Predictions: XHTML

Recently I gave a talk at SQL Saturday Baton Rouge on the history of the Web. This was a version of a talk I had given many times before, largely to codecamp classrooms of novice developers. In sexing it up for a professional technical crowd, I ended up rewriting it completely - going back to a lot of primary sources, reading the www-talk archives and the various books written by people who were there at the time (Side note: a surprising amount of these individuals feel a need to include sections in their articles on the particular type of food and entertanment had at w3c conferences. It’s…weird.) In doing all this research to get an understanding of how it is that we got where we did, I ended up forming some opinions on where we’re probably going.

In this blog post series I’m going to make some hopefully non-obvious predictions about the future of the world wide web and how it is that we got here.

Prediction 1: XHTML Will Make a Comeback

A graphical illustration of how sure I am of this particular prediction

When I was starting out professionally in 2006, XHTML was the bane of my, and many other developers’, existance. You would write your page, test it in Internet Explorer and Firefox, struggle to get things layed out properly, ensure that any server or clientside errors would be hidden from the user. Then you would launch a test site and pass the results of your days of work through the XHTML validator…only to be told that you have roughly 127 validation errors. You suck.

And the worst part was that the site already looked good. What was the point of the whole XHTML thing if it didn’t help you achieve what you wanted? And then XHTML2 was supposed to be backwards incompatible!!? No Thank you. Like many others, I cheered when the effort was finally discontinued.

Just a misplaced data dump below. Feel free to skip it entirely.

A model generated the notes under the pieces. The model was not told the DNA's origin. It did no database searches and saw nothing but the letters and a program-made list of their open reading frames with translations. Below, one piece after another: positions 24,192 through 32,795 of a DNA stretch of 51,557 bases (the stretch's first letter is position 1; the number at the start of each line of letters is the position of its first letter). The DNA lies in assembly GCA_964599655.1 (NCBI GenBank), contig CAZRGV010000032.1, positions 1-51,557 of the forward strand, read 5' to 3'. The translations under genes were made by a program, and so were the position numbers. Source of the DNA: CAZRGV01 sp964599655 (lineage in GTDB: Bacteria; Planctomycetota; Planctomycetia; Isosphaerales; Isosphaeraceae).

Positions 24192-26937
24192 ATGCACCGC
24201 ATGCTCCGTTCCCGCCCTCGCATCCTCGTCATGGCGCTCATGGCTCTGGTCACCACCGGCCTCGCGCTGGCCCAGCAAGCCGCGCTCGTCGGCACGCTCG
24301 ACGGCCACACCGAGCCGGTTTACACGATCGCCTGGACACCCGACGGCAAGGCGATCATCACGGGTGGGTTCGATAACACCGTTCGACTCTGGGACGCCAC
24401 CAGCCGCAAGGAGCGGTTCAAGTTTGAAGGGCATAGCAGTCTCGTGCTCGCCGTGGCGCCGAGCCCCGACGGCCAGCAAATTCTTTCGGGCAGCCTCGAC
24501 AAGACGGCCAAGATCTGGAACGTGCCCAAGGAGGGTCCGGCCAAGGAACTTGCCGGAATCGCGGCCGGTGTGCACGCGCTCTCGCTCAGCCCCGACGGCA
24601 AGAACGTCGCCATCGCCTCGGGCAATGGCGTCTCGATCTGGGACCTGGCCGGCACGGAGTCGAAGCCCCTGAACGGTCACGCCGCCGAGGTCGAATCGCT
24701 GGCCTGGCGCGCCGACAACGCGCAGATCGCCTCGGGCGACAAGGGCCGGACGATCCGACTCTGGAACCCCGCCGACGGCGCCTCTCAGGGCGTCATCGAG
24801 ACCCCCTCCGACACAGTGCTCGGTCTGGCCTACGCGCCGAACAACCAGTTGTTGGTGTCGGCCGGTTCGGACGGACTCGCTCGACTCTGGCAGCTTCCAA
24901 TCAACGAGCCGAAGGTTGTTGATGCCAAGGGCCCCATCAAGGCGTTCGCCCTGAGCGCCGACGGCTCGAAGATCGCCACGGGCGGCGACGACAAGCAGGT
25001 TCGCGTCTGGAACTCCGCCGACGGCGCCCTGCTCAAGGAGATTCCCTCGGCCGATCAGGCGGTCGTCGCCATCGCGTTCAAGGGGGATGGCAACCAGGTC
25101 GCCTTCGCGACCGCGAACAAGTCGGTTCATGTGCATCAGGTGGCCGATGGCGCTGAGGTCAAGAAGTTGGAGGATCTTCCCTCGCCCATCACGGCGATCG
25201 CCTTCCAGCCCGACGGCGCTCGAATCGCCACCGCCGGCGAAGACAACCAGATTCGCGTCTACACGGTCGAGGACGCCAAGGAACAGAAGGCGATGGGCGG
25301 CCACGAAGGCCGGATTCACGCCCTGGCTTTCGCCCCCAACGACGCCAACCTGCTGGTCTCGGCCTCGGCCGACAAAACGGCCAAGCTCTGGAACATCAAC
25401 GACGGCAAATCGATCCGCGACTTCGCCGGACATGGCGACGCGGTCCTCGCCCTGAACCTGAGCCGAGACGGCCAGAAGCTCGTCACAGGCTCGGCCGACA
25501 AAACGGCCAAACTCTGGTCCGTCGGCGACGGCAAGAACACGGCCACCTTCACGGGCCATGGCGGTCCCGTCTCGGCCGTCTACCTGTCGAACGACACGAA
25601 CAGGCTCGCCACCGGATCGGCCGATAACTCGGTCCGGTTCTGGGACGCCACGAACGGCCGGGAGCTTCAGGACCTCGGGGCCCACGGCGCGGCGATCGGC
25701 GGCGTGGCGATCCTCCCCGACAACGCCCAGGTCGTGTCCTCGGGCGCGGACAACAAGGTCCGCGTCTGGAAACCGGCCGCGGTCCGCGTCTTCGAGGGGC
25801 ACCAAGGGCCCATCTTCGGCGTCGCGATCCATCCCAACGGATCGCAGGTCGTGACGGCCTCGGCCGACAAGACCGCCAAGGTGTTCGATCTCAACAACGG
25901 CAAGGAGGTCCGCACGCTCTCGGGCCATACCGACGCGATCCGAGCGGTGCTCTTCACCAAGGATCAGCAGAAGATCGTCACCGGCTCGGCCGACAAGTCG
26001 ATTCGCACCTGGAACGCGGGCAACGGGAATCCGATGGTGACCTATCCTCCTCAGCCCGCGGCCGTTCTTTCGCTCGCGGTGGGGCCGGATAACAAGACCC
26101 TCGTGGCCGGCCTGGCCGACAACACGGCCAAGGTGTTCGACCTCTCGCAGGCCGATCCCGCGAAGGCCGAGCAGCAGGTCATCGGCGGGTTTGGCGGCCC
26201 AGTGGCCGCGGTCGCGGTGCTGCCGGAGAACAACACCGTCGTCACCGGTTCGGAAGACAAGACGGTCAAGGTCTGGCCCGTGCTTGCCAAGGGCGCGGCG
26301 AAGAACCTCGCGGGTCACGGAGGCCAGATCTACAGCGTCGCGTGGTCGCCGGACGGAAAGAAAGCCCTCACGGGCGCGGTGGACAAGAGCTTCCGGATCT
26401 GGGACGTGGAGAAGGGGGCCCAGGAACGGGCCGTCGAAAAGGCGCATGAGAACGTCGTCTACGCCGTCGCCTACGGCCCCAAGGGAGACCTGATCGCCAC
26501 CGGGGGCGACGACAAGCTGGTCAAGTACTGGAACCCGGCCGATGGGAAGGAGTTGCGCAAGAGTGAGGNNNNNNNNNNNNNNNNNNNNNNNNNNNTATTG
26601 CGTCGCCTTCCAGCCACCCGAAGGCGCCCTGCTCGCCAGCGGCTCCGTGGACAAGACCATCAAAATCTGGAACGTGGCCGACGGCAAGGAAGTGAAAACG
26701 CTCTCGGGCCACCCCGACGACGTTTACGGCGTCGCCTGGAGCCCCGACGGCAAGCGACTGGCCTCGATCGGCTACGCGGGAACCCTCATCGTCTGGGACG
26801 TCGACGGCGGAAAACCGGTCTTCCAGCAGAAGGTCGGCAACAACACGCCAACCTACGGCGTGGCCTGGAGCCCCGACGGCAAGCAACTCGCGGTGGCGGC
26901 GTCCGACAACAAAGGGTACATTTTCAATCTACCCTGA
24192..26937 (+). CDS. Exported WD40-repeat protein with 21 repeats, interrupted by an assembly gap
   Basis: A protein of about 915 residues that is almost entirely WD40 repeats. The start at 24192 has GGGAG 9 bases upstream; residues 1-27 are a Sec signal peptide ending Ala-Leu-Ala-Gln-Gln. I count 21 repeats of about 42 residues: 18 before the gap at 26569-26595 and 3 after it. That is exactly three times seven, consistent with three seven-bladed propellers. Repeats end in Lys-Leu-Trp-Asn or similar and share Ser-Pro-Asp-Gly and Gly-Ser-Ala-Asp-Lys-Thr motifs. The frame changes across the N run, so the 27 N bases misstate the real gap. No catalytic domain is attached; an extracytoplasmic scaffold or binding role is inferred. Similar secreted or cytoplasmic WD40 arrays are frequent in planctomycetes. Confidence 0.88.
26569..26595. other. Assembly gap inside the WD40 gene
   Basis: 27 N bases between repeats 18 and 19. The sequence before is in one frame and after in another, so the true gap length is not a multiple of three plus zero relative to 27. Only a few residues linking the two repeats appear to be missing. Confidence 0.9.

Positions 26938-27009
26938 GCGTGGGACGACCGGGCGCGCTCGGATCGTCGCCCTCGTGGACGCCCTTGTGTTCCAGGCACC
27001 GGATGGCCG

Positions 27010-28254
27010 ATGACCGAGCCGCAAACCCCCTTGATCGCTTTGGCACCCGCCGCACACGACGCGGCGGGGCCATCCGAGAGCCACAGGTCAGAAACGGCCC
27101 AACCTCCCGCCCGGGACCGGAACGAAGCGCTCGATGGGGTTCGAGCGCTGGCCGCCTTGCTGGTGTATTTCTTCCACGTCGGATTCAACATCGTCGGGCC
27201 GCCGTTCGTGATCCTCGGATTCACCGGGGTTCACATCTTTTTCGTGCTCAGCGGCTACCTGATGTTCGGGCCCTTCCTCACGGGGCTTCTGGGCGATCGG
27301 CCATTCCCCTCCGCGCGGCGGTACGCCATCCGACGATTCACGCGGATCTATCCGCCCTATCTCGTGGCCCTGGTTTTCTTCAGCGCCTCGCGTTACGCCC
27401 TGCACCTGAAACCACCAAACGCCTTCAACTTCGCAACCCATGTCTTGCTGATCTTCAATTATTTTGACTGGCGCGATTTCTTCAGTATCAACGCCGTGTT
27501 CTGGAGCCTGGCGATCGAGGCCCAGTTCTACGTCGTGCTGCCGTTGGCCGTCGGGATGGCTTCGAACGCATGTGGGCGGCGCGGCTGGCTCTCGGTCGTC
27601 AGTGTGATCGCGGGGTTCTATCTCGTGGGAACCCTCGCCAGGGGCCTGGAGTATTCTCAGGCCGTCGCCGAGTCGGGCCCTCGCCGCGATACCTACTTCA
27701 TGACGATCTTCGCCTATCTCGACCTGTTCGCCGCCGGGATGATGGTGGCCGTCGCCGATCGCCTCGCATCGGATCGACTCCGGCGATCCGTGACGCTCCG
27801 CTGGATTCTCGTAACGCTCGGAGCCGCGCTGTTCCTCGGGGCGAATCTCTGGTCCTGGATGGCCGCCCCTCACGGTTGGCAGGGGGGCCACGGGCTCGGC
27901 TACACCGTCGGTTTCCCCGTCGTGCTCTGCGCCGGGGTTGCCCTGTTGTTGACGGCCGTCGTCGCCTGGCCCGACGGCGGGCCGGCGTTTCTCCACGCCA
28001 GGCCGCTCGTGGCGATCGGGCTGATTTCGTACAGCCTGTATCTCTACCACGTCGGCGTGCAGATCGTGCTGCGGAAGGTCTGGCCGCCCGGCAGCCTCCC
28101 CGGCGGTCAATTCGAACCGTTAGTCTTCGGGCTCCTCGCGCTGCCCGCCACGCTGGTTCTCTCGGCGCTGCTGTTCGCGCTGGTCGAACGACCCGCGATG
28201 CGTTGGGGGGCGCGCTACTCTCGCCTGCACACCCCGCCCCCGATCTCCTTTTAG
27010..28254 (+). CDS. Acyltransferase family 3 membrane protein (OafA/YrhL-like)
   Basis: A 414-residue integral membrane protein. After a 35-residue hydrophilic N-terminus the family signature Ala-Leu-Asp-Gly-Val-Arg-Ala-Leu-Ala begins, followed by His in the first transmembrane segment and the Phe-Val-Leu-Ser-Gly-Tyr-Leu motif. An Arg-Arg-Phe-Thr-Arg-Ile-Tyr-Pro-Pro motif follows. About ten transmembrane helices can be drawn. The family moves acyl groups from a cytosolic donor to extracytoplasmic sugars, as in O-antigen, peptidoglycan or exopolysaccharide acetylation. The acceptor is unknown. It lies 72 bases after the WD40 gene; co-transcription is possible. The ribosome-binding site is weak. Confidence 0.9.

But here’s the thing. XHTML was a good idea. HTML was initially descended from SGML which is a sort of document markup meta-language. This is where we get angle brackets from and why our web pages look

<h1>Like This</h1>

instead of something

h1("Like This")

Regardless how you might feel about the final syntax, the fact that Tim Berners Lee could present his work at SGML conferences, and that people could immediately start using SGML tools to author web pages was a key component in the early success of the web. In fact, throughout the early and mid nineties, you rarely hear people discussing HTML except as an SGML subset.

It did start to deviate in both essense and syntax for a variety of reasons. Mostly due to browser vendors who - with feature requests pouring in - implemented them rapidly without waiting for community consensus. The situation slowly got worse and worse as the pace of users and thereby feature requests grew exponentially.

Marc Andreessen
Pictured: Reasons

By the turn of the century the situation was growing untenable. Whereas the early web was teeming with web browsers created and maintained by a single individual, HTML was getting sufficiently complex to require the full resources of a company and many years of development. XHTML was meant to address this at least in part - by making HTML more consistent, it would be easier to parse, and thereby easier to write new clients both for use by both people and for machines.